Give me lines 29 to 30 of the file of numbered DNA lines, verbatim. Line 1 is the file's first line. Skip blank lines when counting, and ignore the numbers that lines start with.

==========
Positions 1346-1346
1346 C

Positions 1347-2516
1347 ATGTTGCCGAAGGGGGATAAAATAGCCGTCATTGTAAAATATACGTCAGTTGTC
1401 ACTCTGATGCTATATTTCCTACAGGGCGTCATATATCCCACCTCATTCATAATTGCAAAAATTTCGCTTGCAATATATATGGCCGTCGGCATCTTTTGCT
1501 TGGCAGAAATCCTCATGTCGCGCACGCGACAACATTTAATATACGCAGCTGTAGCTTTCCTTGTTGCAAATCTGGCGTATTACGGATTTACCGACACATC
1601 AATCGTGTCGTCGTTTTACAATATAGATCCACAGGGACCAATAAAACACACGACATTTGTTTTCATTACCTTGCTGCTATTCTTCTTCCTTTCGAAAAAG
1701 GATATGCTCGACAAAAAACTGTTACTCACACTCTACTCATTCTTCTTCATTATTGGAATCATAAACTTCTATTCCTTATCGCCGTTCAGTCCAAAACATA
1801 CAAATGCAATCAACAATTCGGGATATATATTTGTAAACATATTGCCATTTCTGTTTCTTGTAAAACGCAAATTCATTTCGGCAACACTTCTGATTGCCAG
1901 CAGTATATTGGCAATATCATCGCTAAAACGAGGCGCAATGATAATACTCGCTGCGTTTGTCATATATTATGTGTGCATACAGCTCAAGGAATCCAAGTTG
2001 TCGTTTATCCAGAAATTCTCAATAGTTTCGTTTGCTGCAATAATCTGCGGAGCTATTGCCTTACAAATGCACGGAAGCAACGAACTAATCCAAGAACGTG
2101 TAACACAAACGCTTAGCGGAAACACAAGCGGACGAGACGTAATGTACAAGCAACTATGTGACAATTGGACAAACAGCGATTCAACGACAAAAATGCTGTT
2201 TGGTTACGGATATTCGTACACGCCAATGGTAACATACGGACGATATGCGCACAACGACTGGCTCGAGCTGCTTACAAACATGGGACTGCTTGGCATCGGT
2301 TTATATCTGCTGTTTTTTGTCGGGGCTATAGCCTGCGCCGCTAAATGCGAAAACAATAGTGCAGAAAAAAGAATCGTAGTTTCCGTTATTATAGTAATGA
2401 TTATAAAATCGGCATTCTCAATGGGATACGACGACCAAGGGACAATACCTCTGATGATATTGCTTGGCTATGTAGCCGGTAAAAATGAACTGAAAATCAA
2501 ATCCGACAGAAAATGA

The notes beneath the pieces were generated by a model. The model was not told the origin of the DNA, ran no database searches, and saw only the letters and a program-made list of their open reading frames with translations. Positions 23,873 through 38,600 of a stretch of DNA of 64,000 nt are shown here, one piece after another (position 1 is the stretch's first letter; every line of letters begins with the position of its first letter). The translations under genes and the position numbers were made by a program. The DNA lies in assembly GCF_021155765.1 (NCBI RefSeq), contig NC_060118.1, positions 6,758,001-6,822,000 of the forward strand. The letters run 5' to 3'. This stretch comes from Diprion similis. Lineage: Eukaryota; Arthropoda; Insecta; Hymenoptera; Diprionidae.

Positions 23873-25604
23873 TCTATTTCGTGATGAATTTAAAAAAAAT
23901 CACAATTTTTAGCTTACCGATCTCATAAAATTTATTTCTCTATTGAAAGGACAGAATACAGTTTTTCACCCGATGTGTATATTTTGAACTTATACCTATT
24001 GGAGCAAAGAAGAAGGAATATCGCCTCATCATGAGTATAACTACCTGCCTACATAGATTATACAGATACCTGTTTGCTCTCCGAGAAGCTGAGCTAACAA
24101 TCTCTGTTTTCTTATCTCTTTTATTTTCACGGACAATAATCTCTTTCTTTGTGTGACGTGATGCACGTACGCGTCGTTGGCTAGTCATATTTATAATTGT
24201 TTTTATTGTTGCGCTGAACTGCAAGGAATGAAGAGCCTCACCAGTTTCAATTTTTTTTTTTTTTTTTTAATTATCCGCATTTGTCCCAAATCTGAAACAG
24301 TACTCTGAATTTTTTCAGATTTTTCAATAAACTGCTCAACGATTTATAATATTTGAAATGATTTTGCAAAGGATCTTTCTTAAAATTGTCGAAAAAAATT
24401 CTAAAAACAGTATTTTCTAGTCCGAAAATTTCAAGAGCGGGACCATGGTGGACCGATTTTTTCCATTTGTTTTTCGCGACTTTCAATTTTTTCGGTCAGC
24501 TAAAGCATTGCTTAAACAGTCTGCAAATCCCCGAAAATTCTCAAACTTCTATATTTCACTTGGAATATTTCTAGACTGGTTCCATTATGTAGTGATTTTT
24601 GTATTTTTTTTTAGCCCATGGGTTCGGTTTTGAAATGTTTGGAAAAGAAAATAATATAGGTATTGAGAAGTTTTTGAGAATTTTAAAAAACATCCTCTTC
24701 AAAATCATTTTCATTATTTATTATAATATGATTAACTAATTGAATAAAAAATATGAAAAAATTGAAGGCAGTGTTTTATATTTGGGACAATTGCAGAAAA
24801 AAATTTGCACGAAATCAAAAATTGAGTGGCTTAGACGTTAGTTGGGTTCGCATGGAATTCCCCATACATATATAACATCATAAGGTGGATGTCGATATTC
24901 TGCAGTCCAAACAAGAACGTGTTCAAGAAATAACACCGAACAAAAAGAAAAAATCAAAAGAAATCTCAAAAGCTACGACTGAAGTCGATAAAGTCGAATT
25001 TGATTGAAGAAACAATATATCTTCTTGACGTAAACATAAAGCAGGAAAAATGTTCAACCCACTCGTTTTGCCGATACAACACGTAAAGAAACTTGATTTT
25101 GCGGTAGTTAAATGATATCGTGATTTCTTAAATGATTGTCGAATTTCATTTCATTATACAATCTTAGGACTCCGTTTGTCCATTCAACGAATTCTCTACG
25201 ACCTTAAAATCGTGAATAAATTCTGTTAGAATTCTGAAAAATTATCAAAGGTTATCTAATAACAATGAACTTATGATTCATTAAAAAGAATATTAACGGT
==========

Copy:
24801 AAATTTGCACGAAATCAAAAATTGAGTGGCTTAGACGTTAGTTGGGTTCGCATGGAATTCCCCATACATATATAACATCATAAGGTGGATGTCGATATTC
24901 TGCAGTCCAAACAAGAACGTGTTCAAGAAATAACACCGAACAAAAAGAAAAAATCAAAAGAAATCTCAAAAGCTACGACTGAAGTCGATAAAGTCGAATT